Role of People, Process, and Assassins in Innovation Implementation
In the first tome of the Robert’s Rules of Innovation series, Robert F Brands introduced his rules of innovation:
(I)nspire and Initiate
(N)o Risk… No Innovation
(N)ew Product Development Process
(T)raining & Coaching
(O)bserve & Measure
(N)et Results, Net Reward
Recently I had the opportunity to interview Robert F Brands, author of the popular Robert’s Rules of Innovation series about what it takes to create innovation success and his new book Robert’s Rules of Innovation II: The Art of Implementation. Here is a transcript of that conversation:
1. After the success of your first book Robert’s Rules of Innovation, why did you decide to write a second book?
The first book covered the essential “Ten Imperatives on How to Create and Sustain Innovation”. These are vital to creating sustainable innovation. In my consulting work at Innovation Workshops, it became clear to me that we needed to go another step.
True, participants discovered what it takes to be innovative, and it is remarkable how folks just “get it” and agree with the validity of Robert’s Rules of Innovation.
But while experiencing or acknowledging this “Aha” moment, the challenges of implementation came up repeatedly. During most if not all of the workshop exchanges essential factors were shared and the learning never stopped. So after close to 100 events and 5 years it was time to share the learning once again, hence the sequel: Robert’s Rules of Innovation II: The Art of Implementation.
2. Why is it so important to have an innovation mantra?
Clear, concise and consistent communication is absolutely key in any effective organization. This goes for the drive to sustainable innovation as well. The mantra can be remembered and be top of mind, with all associates, all the time.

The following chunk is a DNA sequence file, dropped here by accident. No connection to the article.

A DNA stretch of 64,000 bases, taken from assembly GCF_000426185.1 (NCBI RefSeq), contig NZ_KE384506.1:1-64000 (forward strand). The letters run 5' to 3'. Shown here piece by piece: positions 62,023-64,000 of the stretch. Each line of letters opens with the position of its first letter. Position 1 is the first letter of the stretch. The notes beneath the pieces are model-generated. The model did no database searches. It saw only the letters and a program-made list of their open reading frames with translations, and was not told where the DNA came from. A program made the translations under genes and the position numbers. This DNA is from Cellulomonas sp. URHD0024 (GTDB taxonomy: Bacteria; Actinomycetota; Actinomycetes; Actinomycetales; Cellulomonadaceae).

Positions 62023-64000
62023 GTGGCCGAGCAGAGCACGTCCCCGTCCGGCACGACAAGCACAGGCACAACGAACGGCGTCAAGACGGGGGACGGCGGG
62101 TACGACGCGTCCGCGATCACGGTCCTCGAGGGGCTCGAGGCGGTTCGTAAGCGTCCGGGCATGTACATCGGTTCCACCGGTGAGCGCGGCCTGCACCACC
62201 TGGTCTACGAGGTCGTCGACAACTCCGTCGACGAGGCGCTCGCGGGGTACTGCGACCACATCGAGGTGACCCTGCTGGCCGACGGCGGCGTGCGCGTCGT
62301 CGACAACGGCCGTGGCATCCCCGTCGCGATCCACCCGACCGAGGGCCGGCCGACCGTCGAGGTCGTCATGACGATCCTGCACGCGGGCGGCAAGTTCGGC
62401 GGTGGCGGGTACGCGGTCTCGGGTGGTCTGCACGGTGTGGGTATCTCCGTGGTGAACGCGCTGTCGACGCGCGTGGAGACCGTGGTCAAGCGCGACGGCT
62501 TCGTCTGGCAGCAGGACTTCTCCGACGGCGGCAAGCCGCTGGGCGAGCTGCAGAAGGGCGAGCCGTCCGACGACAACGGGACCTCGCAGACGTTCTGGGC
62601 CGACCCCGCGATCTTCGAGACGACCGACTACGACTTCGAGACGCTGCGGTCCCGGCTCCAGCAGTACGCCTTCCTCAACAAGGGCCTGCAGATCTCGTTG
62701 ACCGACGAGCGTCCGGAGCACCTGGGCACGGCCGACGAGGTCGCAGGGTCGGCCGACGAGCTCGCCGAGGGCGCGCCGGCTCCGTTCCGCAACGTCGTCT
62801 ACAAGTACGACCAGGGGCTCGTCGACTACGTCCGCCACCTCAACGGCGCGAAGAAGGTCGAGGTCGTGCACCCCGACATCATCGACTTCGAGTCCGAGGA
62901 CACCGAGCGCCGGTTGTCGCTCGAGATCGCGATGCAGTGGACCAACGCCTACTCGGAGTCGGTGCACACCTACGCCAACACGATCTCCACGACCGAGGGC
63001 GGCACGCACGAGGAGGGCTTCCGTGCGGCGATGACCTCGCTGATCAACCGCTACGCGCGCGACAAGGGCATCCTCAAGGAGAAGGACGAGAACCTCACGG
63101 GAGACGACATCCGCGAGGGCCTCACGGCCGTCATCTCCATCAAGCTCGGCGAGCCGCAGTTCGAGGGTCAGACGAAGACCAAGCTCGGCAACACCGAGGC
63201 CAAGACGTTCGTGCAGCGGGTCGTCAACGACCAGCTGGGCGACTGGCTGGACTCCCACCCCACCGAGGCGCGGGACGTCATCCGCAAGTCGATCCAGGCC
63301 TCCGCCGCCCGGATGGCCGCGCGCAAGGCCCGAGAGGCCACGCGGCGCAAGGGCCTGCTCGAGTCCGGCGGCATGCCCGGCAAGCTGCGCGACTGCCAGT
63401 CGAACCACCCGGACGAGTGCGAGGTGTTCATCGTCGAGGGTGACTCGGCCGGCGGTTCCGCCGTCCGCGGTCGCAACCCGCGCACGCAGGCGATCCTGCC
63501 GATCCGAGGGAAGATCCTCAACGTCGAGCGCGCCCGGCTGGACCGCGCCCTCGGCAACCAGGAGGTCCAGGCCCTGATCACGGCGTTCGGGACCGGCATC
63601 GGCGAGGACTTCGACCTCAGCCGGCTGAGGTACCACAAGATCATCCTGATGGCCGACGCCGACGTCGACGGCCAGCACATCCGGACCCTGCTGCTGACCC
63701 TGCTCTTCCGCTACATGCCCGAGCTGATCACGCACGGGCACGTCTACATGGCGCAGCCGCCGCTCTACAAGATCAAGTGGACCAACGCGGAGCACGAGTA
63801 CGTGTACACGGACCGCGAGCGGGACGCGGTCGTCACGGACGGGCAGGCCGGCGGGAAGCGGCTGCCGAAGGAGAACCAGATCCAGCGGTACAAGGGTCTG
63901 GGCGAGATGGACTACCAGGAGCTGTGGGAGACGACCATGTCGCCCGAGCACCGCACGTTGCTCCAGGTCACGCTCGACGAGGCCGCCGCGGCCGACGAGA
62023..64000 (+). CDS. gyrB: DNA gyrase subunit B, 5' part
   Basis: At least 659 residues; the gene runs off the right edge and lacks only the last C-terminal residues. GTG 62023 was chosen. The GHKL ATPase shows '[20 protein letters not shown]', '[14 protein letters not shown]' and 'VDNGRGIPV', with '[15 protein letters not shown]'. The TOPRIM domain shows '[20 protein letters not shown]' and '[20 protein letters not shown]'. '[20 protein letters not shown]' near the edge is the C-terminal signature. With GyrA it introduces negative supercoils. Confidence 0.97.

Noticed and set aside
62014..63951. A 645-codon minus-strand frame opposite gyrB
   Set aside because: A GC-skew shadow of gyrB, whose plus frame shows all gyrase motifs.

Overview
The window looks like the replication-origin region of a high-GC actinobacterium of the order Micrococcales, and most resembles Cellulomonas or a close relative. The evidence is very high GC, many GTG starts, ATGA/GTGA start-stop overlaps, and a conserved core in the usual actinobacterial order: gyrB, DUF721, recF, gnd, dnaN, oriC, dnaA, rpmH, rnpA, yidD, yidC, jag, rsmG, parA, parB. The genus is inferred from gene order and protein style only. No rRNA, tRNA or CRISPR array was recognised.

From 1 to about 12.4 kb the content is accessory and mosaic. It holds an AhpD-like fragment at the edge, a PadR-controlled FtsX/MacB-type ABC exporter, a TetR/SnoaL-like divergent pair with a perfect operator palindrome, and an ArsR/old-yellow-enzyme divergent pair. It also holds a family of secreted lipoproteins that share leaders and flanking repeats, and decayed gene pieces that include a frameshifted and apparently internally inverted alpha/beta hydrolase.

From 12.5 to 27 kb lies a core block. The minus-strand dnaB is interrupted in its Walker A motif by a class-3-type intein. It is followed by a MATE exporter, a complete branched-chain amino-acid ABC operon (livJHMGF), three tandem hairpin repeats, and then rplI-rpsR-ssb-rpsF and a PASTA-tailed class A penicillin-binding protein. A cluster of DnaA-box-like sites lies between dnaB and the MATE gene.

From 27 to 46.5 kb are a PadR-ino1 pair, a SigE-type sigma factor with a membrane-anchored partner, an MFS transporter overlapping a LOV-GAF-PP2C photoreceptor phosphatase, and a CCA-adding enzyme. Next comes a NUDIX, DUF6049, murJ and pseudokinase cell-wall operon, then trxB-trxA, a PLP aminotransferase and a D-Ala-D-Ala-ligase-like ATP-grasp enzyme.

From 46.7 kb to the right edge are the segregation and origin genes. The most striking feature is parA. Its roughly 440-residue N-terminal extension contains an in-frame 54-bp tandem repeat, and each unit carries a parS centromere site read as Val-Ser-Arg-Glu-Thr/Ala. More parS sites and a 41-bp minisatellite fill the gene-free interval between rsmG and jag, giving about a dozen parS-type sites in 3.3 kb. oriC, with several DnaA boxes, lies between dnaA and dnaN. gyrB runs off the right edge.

It is a way for the CEO, who should be the Chief Innovation Officer, to drive the objective home and reinforce it easily. “At least one new Product per year” might not seem like much but when accepted down to the individual level, using the ten Types of Innovation and applied as Innovation vs Product, it becomes incredibly powerful.
3. How should intrapreneurs approach the innovation assassins in their midst?
Let the naysayers be part of the team, to reap the rewards of the group’s success and progress. Let them have the support of the efforts of Champions and Sponsors, from the top down. They will then see that the wave of innovation just cannot be stopped.
Depending on the culture of the organization, work as much on getting things done in the meeting room as outside. Also important is to work on small wins first. But, above all else, get everybody aligned with Objective and Reward alignment. When everyone stands behind the effort, and it is in alignment, innovation goes to new heights.
4. How important is the skill of storytelling for innovators?
Storytelling is essential for innovators and beyond. Stories bring things to life. It’s not just facts and figures anymore. It becomes visual, exciting, personal, and much better understood. I’m dealing with a 10 year old start up currently, and there are up and downs. When I shared the Starbucks story, a business started in 1971 and that remained flat for years until it took off in 1992, it demonstrates that you have to have the right runway and stamina, and that timing is everything.